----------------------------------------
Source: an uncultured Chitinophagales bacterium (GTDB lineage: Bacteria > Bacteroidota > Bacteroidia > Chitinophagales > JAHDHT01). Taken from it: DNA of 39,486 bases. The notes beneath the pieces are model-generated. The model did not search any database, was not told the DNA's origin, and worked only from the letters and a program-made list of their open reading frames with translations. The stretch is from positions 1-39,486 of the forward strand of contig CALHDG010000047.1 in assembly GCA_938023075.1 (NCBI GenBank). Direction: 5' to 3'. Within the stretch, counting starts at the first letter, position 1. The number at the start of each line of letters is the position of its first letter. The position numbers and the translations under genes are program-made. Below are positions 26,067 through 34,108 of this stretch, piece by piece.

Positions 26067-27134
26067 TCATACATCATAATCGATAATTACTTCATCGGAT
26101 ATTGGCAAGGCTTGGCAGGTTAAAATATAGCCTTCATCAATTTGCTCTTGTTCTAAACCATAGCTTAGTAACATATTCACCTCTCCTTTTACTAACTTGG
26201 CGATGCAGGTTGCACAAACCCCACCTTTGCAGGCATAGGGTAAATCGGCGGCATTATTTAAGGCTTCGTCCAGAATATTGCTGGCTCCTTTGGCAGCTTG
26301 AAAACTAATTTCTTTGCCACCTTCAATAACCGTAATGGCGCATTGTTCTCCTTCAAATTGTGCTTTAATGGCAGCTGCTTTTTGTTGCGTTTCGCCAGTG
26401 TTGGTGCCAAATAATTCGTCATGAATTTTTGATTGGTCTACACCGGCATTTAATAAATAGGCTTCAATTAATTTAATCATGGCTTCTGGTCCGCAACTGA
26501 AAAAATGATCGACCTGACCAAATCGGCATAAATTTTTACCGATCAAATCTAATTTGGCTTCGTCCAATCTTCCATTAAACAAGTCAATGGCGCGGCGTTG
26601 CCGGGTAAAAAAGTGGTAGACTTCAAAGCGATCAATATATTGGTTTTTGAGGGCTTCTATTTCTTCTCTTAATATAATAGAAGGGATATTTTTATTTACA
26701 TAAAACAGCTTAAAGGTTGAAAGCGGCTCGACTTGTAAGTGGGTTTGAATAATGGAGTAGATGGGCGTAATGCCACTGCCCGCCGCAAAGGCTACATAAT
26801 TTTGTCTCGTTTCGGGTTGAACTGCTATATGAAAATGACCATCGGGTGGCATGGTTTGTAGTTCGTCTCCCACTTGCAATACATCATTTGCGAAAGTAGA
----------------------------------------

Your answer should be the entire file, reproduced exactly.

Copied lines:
Source: an uncultured Chitinophagales bacterium (GTDB lineage: Bacteria > Bacteroidota > Bacteroidia > Chitinophagales > JAHDHT01). Taken from it: DNA of 39,486 bases. The notes beneath the pieces are model-generated. The model did not search any database, was not told the DNA's origin, and worked only from the letters and a program-made list of their open reading frames with translations. The stretch is from positions 1-39,486 of the forward strand of contig CALHDG010000047.1 in assembly GCA_938023075.1 (NCBI GenBank). Direction: 5' to 3'. Within the stretch, counting starts at the first letter, position 1. The number at the start of each line of letters is the position of its first letter. The position numbers and the translations under genes are program-made. Below are positions 26,067 through 34,108 of this stretch, piece by piece.

Positions 26067-27134
26067 TCATACATCATAATCGATAATTACTTCATCGGAT
26101 ATTGGCAAGGCTTGGCAGGTTAAAATATAGCCTTCATCAATTTGCTCTTGTTCTAAACCATAGCTTAGTAACATATTCACCTCTCCTTTTACTAACTTGG
26201 CGATGCAGGTTGCACAAACCCCACCTTTGCAGGCATAGGGTAAATCGGCGGCATTATTTAAGGCTTCGTCCAGAATATTGCTGGCTCCTTTGGCAGCTTG
26301 AAAACTAATTTCTTTGCCACCTTCAATAACCGTAATGGCGCATTGTTCTCCTTCAAATTGTGCTTTAATGGCAGCTGCTTTTTGTTGCGTTTCGCCAGTG
26401 TTGGTGCCAAATAATTCGTCATGAATTTTTGATTGGTCTACACCGGCATTTAATAAATAGGCTTCAATTAATTTAATCATGGCTTCTGGTCCGCAACTGA
26501 AAAAATGATCGACCTGACCAAATCGGCATAAATTTTTACCGATCAAATCTAATTTGGCTTCGTCCAATCTTCCATTAAACAAGTCAATGGCGCGGCGTTG
26601 CCGGGTAAAAAAGTGGTAGACTTCAAAGCGATCAATATATTGGTTTTTGAGGGCTTCTATTTCTTCTCTTAATATAATAGAAGGGATATTTTTATTTACA
26701 TAAAACAGCTTAAAGGTTGAAAGCGGCTCGACTTGTAAGTGGGTTTGAATAATGGAGTAGATGGGCGTAATGCCACTGCCCGCCGCAAAGGCTACATAAT
26801 TTTGTCTCGTTTCGGGTTGAACTGCTATATGAAAATGACCATCGGGTGGCATGGTTTGTAGTTCGTCTCCCACTTGCAATACATCATTTGCGAAAGTAGA